Who are the few Israelis that could benefit from Trump’s trade war?

With the US threatening tariffs against China and the European Union – and both parties promising to hit back – many macro-economists are alarmed by the prospect of a budding trade war.

ZIM cargo ship 311 (photo credit: Courtesy)
ZIM cargo ship 311
(photo credit: Courtesy)
With the US threatening tariffs against China and the European Union – and both parties promising to hit back – many macro-economists are alarmed by the prospect of a budding trade war.
Protectionist policies tend to unravel companies’ sprawling supply chains, leading to slower economic growth and business uncertainty.
Most of the threats have yet to be acted upon, with the US, China and the EU imposing tariffs on a limited range of products – such as steel, aluminum and some agricultural goods.
Any disruption in global trade would hurt Israel more than it would help. The country exports around 30% of its GDP in goods and services, according to the World Bank, a far higher percentage than the US and China.
Yet certain businesses in Israel could take advantage of the squabbling – especially exporters whose products can replace EU, US or Chinese goods hit by tariffs.
“If there’s a trade war between the US and other countries, the exports of China or the EU could be limited in the US, and Israel could supplant those services or goods – like in parts of the defense contractor industry,” Alex Zabezhinsky, chief economist at Meitav Dash Investment House, told The Jerusalem Post.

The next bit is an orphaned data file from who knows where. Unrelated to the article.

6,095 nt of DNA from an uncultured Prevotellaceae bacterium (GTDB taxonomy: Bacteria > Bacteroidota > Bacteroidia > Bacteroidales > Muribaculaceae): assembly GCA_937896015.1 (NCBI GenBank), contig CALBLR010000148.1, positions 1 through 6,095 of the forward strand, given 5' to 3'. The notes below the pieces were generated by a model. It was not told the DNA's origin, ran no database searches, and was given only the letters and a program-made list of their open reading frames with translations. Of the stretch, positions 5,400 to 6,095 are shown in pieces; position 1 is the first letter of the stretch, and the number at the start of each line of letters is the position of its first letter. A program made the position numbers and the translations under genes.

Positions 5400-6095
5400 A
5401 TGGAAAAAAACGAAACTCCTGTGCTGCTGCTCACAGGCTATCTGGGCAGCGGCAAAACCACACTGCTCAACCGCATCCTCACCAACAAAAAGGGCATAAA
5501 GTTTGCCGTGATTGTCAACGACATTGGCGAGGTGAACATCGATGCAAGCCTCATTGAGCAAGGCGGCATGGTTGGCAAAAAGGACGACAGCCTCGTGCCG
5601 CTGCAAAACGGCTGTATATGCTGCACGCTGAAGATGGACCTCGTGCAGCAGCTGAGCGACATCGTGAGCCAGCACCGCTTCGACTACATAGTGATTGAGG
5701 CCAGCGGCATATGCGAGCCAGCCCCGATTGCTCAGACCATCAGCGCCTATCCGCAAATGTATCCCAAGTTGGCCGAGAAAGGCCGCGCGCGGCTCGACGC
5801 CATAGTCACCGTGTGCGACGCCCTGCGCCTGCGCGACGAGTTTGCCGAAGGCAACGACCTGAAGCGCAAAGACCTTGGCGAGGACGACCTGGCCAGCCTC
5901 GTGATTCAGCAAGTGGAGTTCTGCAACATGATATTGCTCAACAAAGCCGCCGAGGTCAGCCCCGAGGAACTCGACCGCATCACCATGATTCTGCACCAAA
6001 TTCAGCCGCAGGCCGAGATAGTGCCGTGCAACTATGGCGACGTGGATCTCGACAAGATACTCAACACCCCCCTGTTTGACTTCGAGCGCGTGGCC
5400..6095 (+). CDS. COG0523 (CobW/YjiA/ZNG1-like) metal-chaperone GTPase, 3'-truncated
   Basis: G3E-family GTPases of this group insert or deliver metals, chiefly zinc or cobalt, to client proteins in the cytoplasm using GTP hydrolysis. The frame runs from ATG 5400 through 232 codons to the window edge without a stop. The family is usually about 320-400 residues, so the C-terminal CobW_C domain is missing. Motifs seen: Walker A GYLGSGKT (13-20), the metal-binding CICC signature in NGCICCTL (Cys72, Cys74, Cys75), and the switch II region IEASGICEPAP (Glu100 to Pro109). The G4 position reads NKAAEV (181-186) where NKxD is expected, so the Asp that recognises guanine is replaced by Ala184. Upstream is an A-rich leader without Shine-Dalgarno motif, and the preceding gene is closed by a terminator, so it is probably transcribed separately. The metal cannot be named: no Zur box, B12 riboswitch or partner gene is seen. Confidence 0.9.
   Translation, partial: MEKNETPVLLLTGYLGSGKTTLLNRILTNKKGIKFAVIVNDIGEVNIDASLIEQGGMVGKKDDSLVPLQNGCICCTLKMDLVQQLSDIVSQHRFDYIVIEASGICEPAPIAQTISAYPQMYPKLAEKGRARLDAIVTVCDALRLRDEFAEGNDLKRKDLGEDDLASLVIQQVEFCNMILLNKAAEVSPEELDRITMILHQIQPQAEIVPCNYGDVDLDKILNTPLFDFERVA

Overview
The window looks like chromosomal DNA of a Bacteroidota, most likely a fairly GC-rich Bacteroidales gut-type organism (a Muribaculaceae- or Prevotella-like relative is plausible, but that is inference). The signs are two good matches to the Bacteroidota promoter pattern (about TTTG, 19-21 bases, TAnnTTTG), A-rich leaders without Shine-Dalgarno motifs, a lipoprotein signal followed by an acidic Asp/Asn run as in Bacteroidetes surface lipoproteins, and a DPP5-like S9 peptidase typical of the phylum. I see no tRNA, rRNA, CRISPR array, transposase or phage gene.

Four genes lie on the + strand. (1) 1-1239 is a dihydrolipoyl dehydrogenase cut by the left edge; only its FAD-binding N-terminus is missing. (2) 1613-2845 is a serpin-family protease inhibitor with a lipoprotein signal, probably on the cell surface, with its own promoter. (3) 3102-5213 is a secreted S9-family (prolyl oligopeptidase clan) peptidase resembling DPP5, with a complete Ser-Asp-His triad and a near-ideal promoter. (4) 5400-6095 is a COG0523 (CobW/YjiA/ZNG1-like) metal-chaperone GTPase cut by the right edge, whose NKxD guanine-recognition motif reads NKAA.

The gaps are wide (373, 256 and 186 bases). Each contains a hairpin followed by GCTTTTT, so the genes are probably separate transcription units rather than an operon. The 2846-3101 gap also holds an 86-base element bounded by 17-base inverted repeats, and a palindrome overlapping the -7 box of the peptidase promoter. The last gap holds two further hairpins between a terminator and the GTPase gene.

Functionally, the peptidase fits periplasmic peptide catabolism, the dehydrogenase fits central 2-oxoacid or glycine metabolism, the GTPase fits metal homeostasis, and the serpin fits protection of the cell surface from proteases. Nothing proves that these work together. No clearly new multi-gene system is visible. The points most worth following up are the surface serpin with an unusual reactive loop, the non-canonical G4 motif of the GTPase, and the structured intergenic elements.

Israeli exports are disproportionately of hi-tech products, and it’s harder for firms to replace Israeli software ingenuity than for foreign consumers to substitute American soybeans or whiskey.
“That means that even if tariffs are going up and global trade will suffer, it will be hard to replace some – not all – of Israeli products with other products that are cheaper,” Ori Greenfield, Psagot Investment House’s chief economist and strategist, told the Post.
“Some products that we sell are not replaceable, like Intel micro-processing chips, cybersecurity services [and] weapons systems.”
Yet many Israeli hi-tech and cybersecurity companies have set up subsidiaries in the US – in order to benefit from American free-trade agreements with other countries. Those firms would get hit regardless.
If Israeli firms are smart, they could monitor which products were affected by tariffs – and quickly broker deals.
“If China wants to limit US agricultural exports to China, then maybe Israel could take a chunk of that business,” Zabezhinsky said.
When the EU put sanctions on Russian exports – to punish the country for its invasion of Ukrainian Crimea – Israeli agricultural exports increased to Russia, Zabezhinsky added.
The infighting could also propel the Israeli government to solicit more free-trade agreements with other countries.
“We’re trying to push down on the pedal to get more trade agreements,” Ohad Cohen, trade commissioner for the Economy Ministry, told TheMarker last week.
The Israeli trade official added: “In the past two months, we have signed an upgraded trade agreement with Canada and a new trade agreement with Panama. Additionally, we’ve concluded negotiations with Ukraine and we are progressing in talks with South Korea, Vietnam and China – along with trying to renew talks with India. The goal is to create as many opportunities as possible for [Israeli] exporters.”
Economists contacted by the Post poured cold water on the Economy Ministry’s trade negotiations, saying that with more and more countries propping up protectionist barriers, countries are forced to raise tariffs in response.
And it’s hard to stay neutral when countries are going tit-for-tat. Greenfield outlined a worst-case scenario where Israel can’t stay above the fray.
“What are we going to do if the European Union asks Israel to raise tariffs on US imports or else they’ll raise tariffs on Israeli exports? Will we take the EU’s side? The US’ side? We have more trade with Europe, but we’re closer politically with the US."